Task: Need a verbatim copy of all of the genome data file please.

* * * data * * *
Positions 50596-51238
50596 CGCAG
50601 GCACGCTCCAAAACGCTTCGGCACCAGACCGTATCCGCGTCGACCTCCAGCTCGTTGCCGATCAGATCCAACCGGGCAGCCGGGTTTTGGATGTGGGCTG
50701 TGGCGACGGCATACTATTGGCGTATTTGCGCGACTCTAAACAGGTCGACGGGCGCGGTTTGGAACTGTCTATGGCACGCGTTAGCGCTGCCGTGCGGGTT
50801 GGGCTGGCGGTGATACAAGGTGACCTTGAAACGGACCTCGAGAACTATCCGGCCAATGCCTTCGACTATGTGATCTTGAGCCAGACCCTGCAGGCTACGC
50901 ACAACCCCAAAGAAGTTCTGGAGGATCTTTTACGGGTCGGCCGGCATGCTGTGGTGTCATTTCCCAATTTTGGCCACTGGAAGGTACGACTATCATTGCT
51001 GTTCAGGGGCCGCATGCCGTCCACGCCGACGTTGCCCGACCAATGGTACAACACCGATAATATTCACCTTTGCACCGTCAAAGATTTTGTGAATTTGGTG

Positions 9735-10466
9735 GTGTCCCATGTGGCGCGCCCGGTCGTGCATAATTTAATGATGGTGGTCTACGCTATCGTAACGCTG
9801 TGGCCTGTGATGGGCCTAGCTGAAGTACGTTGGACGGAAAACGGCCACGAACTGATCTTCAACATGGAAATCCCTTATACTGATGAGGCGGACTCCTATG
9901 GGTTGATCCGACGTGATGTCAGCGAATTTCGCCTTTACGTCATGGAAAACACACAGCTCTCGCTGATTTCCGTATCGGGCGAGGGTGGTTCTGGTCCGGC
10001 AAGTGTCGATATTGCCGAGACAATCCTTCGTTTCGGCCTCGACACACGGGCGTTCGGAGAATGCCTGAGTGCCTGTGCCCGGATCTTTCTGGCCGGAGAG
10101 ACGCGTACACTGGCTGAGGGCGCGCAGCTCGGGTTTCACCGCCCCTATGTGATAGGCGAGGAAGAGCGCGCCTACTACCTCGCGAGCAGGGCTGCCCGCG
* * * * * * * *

Positions 50596-51238
50596 CGCAG
50601 GCACGCTCCAAAACGCTTCGGCACCAGACCGTATCCGCGTCGACCTCCAGCTCGTTGCCGATCAGATCCAACCGGGCAGCCGGGTTTTGGATGTGGGCTG
50701 TGGCGACGGCATACTATTGGCGTATTTGCGCGACTCTAAACAGGTCGACGGGCGCGGTTTGGAACTGTCTATGGCACGCGTTAGCGCTGCCGTGCGGGTT
50801 GGGCTGGCGGTGATACAAGGTGACCTTGAAACGGACCTCGAGAACTATCCGGCCAATGCCTTCGACTATGTGATCTTGAGCCAGACCCTGCAGGCTACGC
50901 ACAACCCCAAAGAAGTTCTGGAGGATCTTTTACGGGTCGGCCGGCATGCTGTGGTGTCATTTCCCAATTTTGGCCACTGGAAGGTACGACTATCATTGCT
51001 GTTCAGGGGCCGCATGCCGTCCACGCCGACGTTGCCCGACCAATGGTACAACACCGATAATATTCACCTTTGCACCGTCAAAGATTTTGTGAATTTGGTG

Positions 9735-10466
9735 GTGTCCCATGTGGCGCGCCCGGTCGTGCATAATTTAATGATGGTGGTCTACGCTATCGTAACGCTG
9801 TGGCCTGTGATGGGCCTAGCTGAAGTACGTTGGACGGAAAACGGCCACGAACTGATCTTCAACATGGAAATCCCTTATACTGATGAGGCGGACTCCTATG
9901 GGTTGATCCGACGTGATGTCAGCGAATTTCGCCTTTACGTCATGGAAAACACACAGCTCTCGCTGATTTCCGTATCGGGCGAGGGTGGTTCTGGTCCGGC
10001 AAGTGTCGATATTGCCGAGACAATCCTTCGTTTCGGCCTCGACACACGGGCGTTCGGAGAATGCCTGAGTGCCTGTGCCCGGATCTTTCTGGCCGGAGAG
10101 ACGCGTACACTGGCTGAGGGCGCGCAGCTCGGGTTTCACCGCCCCTATGTGATAGGCGAGGAAGAGCGCGCCTACTACCTCGCGAGCAGGGCTGCCCGCG